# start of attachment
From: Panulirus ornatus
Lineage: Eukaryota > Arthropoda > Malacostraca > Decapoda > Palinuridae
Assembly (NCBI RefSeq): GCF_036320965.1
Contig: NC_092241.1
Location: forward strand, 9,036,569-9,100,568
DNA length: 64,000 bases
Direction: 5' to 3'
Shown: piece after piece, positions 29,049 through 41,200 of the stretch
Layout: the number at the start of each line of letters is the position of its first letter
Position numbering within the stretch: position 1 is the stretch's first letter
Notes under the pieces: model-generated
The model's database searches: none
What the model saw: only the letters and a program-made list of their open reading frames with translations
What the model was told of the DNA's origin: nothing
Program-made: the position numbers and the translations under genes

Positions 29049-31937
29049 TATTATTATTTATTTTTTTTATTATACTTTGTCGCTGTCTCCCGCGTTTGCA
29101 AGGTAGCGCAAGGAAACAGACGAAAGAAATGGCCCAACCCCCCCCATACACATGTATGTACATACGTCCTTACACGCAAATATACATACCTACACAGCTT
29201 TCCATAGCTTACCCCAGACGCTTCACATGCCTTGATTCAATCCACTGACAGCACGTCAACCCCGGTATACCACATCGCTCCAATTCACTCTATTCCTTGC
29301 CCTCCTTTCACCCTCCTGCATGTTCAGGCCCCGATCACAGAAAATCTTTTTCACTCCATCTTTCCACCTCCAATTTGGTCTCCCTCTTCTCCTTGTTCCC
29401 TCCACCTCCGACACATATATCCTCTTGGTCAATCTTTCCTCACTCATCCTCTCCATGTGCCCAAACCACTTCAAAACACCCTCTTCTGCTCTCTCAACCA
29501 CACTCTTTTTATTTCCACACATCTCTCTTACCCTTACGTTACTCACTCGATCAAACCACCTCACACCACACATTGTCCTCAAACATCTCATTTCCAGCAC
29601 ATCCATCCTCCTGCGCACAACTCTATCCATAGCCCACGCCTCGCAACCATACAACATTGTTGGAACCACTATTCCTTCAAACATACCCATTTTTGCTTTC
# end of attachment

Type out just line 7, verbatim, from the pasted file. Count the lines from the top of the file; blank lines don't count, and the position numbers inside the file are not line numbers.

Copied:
Direction: 5' to 3'